serious funding inequalities across colleges at OSU that are not being
addressed. Because of our recent work for the college, we focus on funding
inequities regarding CLA, but other colleges may be able to make similar
Our analysis demonstrates that although average OSU salaries are generally
comparable to salaries at peer institutions, CLA faculty have salaries far
below those of faculty members in like departments at peer institutions. The
average CLA faculty member earns barely three-quarters of what faculty earn
in the same field at peer institutions. To illustrate, Table 2 shows that
OSU salaries are generally on par with salaries at peer institutions.
Table 3 indicates that of all colleges at OSU, CLA average salaries are
lowest. More importantly, the "Salary Ratio" is far below that of any
college at OSU. For example, these figures indicate that average CLA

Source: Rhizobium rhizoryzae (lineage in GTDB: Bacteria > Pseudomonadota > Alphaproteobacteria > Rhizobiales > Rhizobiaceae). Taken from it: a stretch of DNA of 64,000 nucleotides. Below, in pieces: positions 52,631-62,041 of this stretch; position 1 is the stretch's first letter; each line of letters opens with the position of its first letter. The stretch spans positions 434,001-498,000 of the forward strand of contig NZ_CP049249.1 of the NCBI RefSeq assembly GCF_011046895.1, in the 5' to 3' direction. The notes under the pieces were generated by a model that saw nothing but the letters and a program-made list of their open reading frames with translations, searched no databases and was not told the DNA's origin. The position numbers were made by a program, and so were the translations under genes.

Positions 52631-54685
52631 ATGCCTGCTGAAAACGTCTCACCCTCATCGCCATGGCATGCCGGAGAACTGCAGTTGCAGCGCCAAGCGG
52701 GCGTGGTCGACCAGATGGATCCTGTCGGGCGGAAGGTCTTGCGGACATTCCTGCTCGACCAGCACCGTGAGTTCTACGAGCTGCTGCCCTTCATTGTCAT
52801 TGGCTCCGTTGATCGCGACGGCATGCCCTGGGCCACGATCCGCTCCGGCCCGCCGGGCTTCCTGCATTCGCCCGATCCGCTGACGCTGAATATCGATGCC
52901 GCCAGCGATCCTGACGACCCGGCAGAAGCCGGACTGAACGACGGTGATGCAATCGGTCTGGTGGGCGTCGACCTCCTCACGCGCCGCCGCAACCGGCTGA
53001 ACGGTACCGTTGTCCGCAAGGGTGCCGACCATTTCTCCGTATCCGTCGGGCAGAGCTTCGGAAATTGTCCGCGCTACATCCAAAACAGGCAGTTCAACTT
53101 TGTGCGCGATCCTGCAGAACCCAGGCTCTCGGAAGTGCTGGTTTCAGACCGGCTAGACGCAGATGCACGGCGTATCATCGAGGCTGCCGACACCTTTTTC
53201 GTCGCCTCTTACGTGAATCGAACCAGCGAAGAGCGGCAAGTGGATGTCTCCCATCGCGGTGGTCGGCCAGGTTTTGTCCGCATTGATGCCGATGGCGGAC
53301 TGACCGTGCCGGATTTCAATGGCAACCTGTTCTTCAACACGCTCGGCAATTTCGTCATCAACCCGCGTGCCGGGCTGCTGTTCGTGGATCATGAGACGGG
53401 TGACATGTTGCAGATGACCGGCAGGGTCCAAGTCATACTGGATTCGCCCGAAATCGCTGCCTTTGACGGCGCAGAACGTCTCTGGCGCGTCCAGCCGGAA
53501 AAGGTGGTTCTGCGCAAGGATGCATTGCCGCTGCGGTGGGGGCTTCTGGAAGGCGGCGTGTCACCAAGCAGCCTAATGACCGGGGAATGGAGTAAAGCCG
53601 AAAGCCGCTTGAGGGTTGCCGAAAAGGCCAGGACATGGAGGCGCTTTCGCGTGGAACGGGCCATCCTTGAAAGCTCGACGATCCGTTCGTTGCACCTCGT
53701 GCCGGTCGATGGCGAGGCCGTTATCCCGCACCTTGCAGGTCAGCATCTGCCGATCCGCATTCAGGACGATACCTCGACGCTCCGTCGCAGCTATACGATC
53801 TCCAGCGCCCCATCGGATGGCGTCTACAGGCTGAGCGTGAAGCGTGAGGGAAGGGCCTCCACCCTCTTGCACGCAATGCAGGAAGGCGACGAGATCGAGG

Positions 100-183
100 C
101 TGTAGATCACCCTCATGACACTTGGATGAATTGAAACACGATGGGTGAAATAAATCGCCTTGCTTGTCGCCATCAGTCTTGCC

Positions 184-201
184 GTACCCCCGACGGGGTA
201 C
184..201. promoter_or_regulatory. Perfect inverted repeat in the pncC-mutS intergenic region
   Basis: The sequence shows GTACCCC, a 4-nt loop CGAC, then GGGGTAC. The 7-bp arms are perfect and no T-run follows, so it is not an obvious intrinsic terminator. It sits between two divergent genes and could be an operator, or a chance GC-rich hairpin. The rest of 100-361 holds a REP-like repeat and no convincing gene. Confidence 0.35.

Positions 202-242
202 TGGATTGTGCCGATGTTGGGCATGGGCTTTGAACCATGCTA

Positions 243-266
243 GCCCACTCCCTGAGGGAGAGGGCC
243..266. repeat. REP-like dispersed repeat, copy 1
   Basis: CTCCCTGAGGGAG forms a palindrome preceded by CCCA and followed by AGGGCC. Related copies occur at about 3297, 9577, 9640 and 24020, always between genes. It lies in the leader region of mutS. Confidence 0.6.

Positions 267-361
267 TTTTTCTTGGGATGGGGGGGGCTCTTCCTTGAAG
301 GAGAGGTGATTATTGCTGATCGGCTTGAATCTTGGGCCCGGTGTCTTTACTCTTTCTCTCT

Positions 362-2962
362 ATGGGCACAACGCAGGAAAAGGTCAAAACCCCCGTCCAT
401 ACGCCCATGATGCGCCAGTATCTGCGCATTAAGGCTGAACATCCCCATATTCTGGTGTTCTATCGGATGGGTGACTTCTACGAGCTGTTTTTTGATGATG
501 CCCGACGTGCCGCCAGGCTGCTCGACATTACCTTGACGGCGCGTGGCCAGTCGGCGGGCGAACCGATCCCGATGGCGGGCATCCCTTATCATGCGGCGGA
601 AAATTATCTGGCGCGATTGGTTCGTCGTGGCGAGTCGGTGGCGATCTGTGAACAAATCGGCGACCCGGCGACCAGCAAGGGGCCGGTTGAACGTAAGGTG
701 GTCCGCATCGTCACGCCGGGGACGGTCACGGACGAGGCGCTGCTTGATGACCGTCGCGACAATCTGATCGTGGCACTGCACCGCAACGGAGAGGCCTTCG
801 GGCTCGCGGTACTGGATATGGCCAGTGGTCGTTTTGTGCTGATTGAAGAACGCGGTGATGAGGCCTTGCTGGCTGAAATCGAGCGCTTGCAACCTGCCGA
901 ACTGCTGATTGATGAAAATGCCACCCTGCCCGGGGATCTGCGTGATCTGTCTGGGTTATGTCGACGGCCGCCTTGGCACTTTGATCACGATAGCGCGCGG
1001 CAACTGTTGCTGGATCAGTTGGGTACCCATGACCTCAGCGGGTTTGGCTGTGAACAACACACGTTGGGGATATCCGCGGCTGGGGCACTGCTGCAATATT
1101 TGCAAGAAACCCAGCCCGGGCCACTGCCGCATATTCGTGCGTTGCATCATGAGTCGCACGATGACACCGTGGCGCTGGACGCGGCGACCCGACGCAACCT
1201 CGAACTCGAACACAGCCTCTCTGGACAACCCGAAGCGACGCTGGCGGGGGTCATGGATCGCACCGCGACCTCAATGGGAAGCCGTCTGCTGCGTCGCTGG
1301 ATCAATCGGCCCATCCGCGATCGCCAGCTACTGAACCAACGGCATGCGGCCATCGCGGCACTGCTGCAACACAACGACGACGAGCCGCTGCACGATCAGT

salaries are only 77.6% of those from a national survey of faculty salaries
during the 1990-91 academic year.
TABLE 2: MEAN SALARIES AT OSU PEER INSTITUTIONS
(All Ranks, 1993-94)
Peer Institutions (thousands)
Iowa St 53.4
Colorado St 51.7
N. Carolina St 50.5
Washington St 47.0
Oklahoma St 44.9
Kansas St 44.0
Utah St 42.0
TABLE 3: MEAN SALARIES AND SALARY RATIOS BY COLLEGE
College Mean Salary OK-State Salary
Salary Ratio (1993-1994) (1990-1991)
Business 57.7 79.1
Engineering 60.6 84.9
Science 51.6 85.4
Vet Med 58.6 88.4
Pharmacy 50.5 89.1
Oceanography 55.1 90.6
Agriculture 49.7 98.5
Forestry 49.5 100.7
H&HP 46.1 102.3
Home Econ 48.7 103.8
Liberal Arts 43.8 77.6
AVERAGE 52.0 90.9
Again, more discussion about the budget process is in order, and we
recommend that the Administration establish a committee to address these
salary inequities across colleges at OSU.
Finally, it is clear that the Oregon economy is changing away from
traditional agricultural-extraction to high-tech industries. Thus, in order
for OSU to continue to be a major contributor to development of the state